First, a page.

The army's administrative building on Florida Avenue still includes cashier desks where people convicted of misdemeanors turned up to pay fees. Classrooms where probationers received counseling have been repurposed for homeless people trying to earn GEDs.

In addition to its emergency shelter, the organization runs a facility on Nebraska Avenue that treats and houses about 150 people who abuse drugs. It also provides longer-term accommodation for victims of human trafficking and domestic abuse, homeless people still recuperating from medical procedures, and veterans.

That includes Juan Becerra, a U.S. Navy veteran of five years, who is going back to school to be a dental assistant.

The 34-year-old was sleeping in his car and was wary of staying in a shelter with other homeless people. He was pleasantly surprised to learn he qualified for a private room and extended stay.

"This is awesome; it's clean up here," he said. "I didn't think you would have privacy."

Miller, 36, doesn't like the word "promotion" but acknowledges that Hillsborough is a much larger district than his previous command assignment in Lawrenceville, Ga., an Atlanta suburb of about 30,000 people.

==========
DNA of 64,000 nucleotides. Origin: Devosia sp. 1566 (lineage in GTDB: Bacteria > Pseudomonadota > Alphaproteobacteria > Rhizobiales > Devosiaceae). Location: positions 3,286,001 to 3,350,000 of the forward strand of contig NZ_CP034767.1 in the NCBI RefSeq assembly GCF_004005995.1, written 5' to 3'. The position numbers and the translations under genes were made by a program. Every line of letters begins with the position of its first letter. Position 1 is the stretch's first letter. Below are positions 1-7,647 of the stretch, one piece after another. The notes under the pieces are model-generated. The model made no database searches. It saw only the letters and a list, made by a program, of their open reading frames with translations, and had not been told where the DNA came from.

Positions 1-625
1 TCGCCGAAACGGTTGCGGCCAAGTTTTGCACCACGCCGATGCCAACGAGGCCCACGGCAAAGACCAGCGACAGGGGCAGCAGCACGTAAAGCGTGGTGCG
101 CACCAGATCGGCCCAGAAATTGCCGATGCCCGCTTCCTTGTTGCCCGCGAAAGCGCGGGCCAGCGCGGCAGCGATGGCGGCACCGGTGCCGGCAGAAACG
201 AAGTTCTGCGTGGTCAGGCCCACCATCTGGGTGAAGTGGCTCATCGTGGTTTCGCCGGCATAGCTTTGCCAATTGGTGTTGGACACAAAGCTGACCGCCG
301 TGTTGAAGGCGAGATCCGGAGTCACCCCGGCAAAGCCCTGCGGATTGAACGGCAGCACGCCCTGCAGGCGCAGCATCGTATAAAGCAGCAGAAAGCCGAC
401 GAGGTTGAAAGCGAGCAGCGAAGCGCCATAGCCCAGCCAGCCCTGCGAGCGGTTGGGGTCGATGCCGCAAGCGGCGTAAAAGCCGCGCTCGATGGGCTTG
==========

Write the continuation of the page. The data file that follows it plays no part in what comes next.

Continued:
He and his wife had visited Tampa only once before to perform with an army band. He plays trumpet; she plays percussion.

The pair married 14 years ago and have three children, Andy, Titus and Georgia.

"He's very outgoing; he loves to meet people," Abby Miller said of her husband. "He's charismatic; he has a great vision for what the Salvation Army can be."

Although new to the area, Miller is aware that the army's reputation took a knock in recent years that will take time and work to restore.

In 2011, an investigation by the Tampa Bay Times determined that the army owned a $12 million Florida headquarters in Lutz and dozens of homes in the Tampa Bay area, part of its largely tax-exempt $75 million real estate portfolio.

The Times also reported that former Hillsborough Commissioner Jim Norman, now running for that office again, was on the Salvation Army's payroll, making $95,000 a year before he retired in 2010, and that Salvation Army officers, who are ordained clergy, live rent-free in homes that cost as much as $300,000.

Miller acknowledges the army could have handled the situation with Norman better, but said the Lutz building is an administrative center for operations across the state.

As for personal accommodation for officers, army rules dictate that it must be no larger than 2,400 square feet and not be in a gated community or have a pool, he added.

More recent criticism of the army came from Tampa Mayor Bob Buckhorn who said just feeding and providing shelter for the homeless does not help the city nor the homeless long term.

Miller's recent request for a meeting with the city's leader was declined, Miller said.

"He's probably frustrated with some of the direction we took in the past," Miller said. "I think once he sees the changes we are making, he will be more willing to partner with us."

Contact Christopher O'Donnell at or (813) 226-3446. Follow @codonnell_Times.